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Bangkok – The Most Extreme Example Of A Primate City

Do you know what a “primate city” is?

It’s talked about a lot when it comes to Bangkok for one very good reason…

A “primate city” is one where its size is disproportionally larger than the rest of the cities in the country or region.

Bangkok is an extreme example, possibly the most extreme, as its population of 8-14 million (estimates vary) where no other city in the country passes 300,000 people.

It’s a curious phenomenon that plays out all over the world, and it seems like it’s becoming a problem… More on that in a second.

Why is Bangkok a primate city?

A primate city is one city in a country where we see a concentration of population, wealth, power and infrastructure, at the expense of other populated areas.

The simplest way to classify a primate city is by its population compared to the population of surrounding towns and cities. Let’s look at the biggest cities in Thailand.

The estimate in this table for Bangkok is on the high end, the official figure is eight million, but the point is still clear. Bangkok is a primate city. There isn’t a city or town in Thailand that comes remotely close to the capital in terms of population.

The original minimum limit for a city to be classed as a primate city was that the main city needed to be at least twice as large and more than twice as significant as the next largest place. Bangkok manages to be 40x as large, making it one of, if not the most extreme primate city in the world.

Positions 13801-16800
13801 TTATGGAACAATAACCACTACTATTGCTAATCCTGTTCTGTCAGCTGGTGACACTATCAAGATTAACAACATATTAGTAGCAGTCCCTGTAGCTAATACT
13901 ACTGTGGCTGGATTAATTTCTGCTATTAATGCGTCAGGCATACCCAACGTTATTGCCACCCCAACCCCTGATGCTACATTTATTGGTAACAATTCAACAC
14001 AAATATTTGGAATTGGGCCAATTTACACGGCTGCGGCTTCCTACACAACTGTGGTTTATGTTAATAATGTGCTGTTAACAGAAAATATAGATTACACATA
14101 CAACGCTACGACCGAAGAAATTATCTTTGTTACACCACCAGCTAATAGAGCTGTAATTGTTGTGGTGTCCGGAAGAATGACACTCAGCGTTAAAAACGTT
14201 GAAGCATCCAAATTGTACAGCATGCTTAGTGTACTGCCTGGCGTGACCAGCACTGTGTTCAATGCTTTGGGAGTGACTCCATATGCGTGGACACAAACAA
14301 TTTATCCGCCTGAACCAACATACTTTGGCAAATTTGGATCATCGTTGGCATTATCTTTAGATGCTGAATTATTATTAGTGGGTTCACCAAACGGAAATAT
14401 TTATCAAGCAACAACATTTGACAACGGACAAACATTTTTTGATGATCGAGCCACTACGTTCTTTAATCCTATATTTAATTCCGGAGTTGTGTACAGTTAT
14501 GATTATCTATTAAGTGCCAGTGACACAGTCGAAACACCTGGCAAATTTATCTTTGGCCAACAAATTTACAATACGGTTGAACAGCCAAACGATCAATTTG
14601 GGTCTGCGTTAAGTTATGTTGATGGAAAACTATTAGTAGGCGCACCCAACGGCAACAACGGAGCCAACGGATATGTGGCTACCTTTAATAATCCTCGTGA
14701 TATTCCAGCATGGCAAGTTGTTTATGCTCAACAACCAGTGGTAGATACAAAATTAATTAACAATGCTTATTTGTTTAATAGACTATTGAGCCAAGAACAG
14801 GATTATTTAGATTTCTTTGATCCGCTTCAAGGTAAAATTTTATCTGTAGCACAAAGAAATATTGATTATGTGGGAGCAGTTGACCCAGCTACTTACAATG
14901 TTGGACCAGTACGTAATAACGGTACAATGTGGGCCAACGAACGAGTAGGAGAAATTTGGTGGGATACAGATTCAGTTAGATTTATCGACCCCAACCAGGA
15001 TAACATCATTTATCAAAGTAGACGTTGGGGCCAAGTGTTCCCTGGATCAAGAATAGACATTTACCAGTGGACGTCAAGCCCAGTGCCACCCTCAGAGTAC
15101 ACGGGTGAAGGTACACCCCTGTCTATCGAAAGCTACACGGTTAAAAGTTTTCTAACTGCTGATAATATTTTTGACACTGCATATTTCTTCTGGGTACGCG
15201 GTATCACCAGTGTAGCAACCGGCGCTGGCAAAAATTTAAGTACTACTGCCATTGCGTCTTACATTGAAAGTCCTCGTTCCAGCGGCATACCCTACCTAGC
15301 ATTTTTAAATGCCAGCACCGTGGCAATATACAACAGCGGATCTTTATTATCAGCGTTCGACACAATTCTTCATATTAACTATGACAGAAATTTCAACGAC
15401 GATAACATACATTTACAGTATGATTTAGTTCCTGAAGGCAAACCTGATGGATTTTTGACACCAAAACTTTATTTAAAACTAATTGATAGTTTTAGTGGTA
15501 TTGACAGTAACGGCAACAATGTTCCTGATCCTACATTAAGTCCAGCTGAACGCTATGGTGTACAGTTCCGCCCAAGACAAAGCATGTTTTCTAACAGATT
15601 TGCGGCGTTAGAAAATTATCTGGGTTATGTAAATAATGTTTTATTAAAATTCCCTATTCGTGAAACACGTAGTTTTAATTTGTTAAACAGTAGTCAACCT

Other examples of primate cities

The primate city is a common phenomenon across the globe, with up to half of countries exhibiting an example in some sense. One notable example is London whose population of 14 million dwarfs the second biggest city of the UK, Birmingham, with one million. Another example is from Japan where Tokyo has a population of 37 million and the next largest city is Osaka with three million.

By contrast, you have a country like Australia which doesn’t this primate city dynamic. The largest city is Sydney whose population is 5.2 million and then Melbourne with 4.9 million. There are a few other intermediate cities there Brisbane, Perth and Adelaide with 2.5 million, 2.0 million and 1.3 million respectively. This isn’t to mention the capital Canberra with just 400,000 people but most of the governmental infrastructure. This diluted spread of people, wealth and jobs means Australia does not have a primate city, usually considered a good thing as I’ll explain in a second.

Here’s a great visualisation of countries around the world. The grey countries are ones with primate cities in, the red countries don’t have any. As you’d expect, Thailand is hiding out there in the bottom right all in grey.

Why the word “primate”?

The word primate is usually associated with the biological order that contains lemurs, monkeys and apes – with humans being grouped into that last one. So what makes it the choice term for a big city in an area of small cities/towns?

The word primate comes from the Latin primas which means “first rank”. This prefix is used in words like prime or primary in English. So the idea of calling somewhere a primate city is that it’s referring to its status as the first, the primary, the largest.

I don’t have a source for this, but I assume we call apes and monkeys the order of primates because we believe in some way that they are the most important or “first” of the species. Bit arrogant of us humans, isn’t it?

What’s it like living in a primate city?

While the word is not commonly used in media yet, this primate city effect is the cause of much of the problems that people experience in developed countries. When a country or region has one powerhouse city that has the best jobs, the best universities and the best (arguably) standard of living, more people move there.